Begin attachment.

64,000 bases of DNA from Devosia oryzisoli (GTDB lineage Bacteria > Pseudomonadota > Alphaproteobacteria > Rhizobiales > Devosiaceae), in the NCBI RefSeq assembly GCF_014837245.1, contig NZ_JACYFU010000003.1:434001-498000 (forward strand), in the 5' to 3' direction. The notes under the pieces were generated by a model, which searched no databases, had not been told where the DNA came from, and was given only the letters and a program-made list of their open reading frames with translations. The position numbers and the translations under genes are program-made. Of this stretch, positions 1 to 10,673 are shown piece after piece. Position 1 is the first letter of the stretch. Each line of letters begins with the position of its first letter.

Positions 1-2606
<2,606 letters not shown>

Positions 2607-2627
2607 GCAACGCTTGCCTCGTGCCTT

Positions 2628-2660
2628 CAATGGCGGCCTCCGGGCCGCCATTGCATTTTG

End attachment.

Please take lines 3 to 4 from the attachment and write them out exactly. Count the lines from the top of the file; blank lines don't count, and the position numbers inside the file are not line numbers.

<2,606 letters not shown>

Positions 2607-2627